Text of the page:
To cover a crowd spread across a 150-by-500-meter area, four arrays of 12-each LEO-M line array loudspeakers and 34 1100-LFC low-frequency control elements were configured. Four delay towers comprised a total of 16 MILO® and 16 MICA® line array loudspeakers, with 12 UPQ-1P loudspeakers as near fills. Twelve MJF-212A stage monitors and 12 CQ-1 and four UPA-1P loudspeakers provided onstage foldback. A Galileo® Callisto™ loudspeaker management system with one Galileo AES 616 and four Galileo Callisto 616 array processors supplied system drive and optimization.

Sound system configuration and equipment supply were handled by POOLgroup of Emsdetten, Germany, a full-service production provider that has supported other high-profile events including two German visits by President Obama and a G8 Summit.

“With such a massive crowd, LEO’s extraordinary long-throw capability was much appreciated by the production,” says Tim Humpe of POOLgroup, who served as project manager for the event. “LEO once again proved to be the ideal solution for a high-caliber multimedia event.”

POOLgroup also provided a DiGiCo SD7 and two Soundcraft Vi4 digital mixing consoles, 16 channels of Shure UR4D wireless microphones systems with KSM9 handhelds, and 14 channels of Shure PSM 1000 in-ear monitoring.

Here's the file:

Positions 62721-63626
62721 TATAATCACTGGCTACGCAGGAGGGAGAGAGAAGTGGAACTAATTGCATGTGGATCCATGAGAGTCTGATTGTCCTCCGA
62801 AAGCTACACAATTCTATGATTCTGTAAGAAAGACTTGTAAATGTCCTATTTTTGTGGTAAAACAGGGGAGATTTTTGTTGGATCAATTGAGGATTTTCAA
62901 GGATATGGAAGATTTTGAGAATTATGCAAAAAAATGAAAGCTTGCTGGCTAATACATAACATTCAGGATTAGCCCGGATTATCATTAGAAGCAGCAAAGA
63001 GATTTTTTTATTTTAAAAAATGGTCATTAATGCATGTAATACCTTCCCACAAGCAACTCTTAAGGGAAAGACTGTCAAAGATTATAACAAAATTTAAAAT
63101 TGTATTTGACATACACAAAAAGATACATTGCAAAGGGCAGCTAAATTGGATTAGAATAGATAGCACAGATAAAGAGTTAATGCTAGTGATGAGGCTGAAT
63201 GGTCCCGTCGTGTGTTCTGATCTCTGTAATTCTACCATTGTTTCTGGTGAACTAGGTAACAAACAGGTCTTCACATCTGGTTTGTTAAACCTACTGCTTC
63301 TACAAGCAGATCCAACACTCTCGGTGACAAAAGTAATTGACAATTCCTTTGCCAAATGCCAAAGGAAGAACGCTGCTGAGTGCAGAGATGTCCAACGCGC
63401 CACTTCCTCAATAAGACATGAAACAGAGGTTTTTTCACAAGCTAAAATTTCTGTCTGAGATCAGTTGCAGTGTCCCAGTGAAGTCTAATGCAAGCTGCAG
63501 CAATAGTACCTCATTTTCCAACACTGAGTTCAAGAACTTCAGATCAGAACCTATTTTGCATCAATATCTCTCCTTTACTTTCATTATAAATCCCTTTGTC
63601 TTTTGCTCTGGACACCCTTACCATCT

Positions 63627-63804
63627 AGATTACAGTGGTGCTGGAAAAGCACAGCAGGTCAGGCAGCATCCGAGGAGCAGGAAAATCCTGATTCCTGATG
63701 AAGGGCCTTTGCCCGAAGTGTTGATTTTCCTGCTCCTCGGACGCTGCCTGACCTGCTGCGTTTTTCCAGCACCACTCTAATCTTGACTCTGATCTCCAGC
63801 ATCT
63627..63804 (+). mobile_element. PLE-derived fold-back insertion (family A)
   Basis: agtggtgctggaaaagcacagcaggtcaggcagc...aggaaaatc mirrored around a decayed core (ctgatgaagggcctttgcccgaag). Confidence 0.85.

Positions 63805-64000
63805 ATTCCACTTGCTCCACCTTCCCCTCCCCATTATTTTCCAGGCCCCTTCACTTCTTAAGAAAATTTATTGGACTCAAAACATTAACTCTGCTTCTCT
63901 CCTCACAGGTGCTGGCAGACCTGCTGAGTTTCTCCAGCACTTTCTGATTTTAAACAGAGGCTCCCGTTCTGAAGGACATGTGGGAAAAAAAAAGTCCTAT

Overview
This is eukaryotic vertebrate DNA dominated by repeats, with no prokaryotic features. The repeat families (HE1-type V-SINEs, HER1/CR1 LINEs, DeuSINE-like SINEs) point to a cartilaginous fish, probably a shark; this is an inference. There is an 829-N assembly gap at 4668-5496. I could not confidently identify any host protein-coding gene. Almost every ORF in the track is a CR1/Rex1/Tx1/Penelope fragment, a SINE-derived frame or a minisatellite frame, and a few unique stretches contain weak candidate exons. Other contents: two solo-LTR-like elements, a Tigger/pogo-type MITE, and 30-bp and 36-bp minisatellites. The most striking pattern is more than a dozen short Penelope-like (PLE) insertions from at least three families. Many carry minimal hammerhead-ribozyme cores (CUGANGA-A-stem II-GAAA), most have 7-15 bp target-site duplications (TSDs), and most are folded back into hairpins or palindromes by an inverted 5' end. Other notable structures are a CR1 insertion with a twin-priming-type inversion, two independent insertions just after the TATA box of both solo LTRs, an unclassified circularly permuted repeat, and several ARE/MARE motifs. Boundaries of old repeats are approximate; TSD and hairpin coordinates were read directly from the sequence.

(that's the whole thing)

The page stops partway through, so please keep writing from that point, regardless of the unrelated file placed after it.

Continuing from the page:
Audio reinforcement specification for the tender was commissioned by mediapool to Ivo König and Til Schwartz from Berlin’s IT AUDIO. Schwartz also served as audio coordinator for the worldwide television broadcast.

As part of the program, Peter Gabriel sang David Bowie’s “Heroes” in front of video footage showing the fall of the wall, and the Staatskapelle Berlin orchestra with conductor Daniel Barenboim performed “Ode to Joy” from Beethoven’s Ninth Symphony. The ceremonies also included speeches by Berlin Mayor Klaus Wowereit, former Polish trade union leader and president Lech Walesa, and Mikhail Gorbachev of the former Soviet Union.

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Pioneering American Sound Artist Bill Fontana Chooses Meyer Sound for Immersive Exhibit Sonic Mappings at Rome MAXXI Museum